Wednesday, October 15, 2008

Educate Yourself - Vote Smart

So up comes November in a leap year and there you are in the voting booth. You've been watching the debates, keeping up with the news, you may have even kept an eye on the legislators from your district to see if their votes resemble what yours would have been. Good for you! You're an educated voter.

Or are you?

Let's see...
President - check. Everybody's pretty well informed on this race.
US Senate - check. Maybe you're not quite as in tune with this one as the Presidential election, but you know who your Senators are.
US House - check? Who's your Representative in the US House? Do you know how they've voted for the last 2 years?
Governor - Umm... yeah, check.

But how many times have you gotten past these "headliners" and found yourself asking "Who are these people?" Or, "Commissioner of Agriculture? What's he do?" County commissioners, city council members, judges, commissioners, the list is dizzying.

And yet, these elections are as important to your day-to-day life as any of the big ones. Because it's these people who will impact you and those around you the most directly every single day. But these "opening acts" in the election circus are more often than not won on simple name recognition. The candidate with the most yard signs in place wins. And that's a little scary, because this is the foot of the ladder of power in this country. This is where the next John McCain or Barack Obama will come from.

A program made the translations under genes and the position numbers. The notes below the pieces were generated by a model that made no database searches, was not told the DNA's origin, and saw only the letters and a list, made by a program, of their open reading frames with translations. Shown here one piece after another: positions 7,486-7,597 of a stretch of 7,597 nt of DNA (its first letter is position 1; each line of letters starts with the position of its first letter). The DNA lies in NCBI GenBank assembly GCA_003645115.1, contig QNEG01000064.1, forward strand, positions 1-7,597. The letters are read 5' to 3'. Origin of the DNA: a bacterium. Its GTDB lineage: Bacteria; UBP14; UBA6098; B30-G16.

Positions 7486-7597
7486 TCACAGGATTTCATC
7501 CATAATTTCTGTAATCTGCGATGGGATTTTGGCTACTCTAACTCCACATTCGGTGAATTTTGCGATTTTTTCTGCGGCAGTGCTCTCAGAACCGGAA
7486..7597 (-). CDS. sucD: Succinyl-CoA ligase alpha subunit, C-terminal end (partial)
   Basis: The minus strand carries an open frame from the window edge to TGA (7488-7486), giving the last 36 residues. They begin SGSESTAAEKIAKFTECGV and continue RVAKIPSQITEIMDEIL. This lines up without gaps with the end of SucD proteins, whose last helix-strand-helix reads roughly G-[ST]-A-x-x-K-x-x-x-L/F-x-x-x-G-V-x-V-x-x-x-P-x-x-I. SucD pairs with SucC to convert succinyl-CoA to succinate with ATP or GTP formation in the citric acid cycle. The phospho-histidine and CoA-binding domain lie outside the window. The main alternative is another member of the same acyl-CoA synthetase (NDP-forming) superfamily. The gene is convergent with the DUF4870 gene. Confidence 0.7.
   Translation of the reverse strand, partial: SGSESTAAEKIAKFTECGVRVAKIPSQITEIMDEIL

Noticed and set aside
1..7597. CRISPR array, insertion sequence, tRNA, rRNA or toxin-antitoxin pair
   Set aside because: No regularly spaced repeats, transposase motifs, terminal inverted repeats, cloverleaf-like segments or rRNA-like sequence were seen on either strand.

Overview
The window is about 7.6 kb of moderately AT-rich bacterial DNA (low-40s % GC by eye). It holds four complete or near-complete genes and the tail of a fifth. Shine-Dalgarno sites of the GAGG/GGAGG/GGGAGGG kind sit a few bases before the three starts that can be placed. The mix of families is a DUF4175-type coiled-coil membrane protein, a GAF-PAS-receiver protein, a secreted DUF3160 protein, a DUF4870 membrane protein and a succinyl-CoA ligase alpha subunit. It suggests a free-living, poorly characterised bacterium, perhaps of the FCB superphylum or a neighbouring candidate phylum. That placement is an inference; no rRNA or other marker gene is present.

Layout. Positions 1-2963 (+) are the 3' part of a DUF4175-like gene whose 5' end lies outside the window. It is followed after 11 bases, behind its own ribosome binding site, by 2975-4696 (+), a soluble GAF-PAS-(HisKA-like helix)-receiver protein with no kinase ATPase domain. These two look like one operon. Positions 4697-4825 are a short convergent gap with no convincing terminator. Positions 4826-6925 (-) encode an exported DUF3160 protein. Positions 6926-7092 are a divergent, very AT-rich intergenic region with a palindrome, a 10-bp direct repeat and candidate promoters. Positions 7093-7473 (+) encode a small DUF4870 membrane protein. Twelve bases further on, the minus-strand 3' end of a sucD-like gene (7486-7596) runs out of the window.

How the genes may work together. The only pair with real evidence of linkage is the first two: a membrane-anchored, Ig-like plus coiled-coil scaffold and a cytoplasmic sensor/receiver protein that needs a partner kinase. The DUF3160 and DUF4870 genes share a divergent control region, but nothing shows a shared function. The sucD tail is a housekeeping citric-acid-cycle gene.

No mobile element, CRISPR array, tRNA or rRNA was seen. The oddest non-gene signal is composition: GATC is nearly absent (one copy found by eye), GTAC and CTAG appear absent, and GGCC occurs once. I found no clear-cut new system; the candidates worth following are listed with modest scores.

The good news is that you don't have to toss a coin. You can almost certainly obtain a sample ballot for the next election with all of the races and all of the candidates. And once you know who's running for what, you can research the candidates for all of the offices.

If you're one of my neighbors here in North Carolina, I've already done the first step for you. (If you live in one of the other 49 states, you're on your own.) The NC State Board of Elections has a complete sample ballot for the 2008 General Election in PDF format available on the web here. There's a sample ballot for each Congressional District, so you'll need to know which district is yours. (Psst. Its on your voter registration card.) If you don't know which district you're in and can't find your voter registration card, you can find that information on the SBOE site too.

And now that you know who's running for what, there's a good starting point for researching the candidates available from PBS affiliate WUNC-TV's website. This isn't a comprehensive site detailing the careers of all the candidates, but it's a good introduction to all of them. What I like about this site is that there's no opponent bashing allowed. The candidates are allowed a brief statement about why they feel they're the best qualified applicant. And you can learn a lot about where a candidate stands just from these. With this limited space, they're forced to distill all the rhetoric into a simple statement about what's important to them. What tidbits were important enough to make the cut? Whose names are they dropping? Once you have this information in hand, you can figure out if the record matches the rhetoric.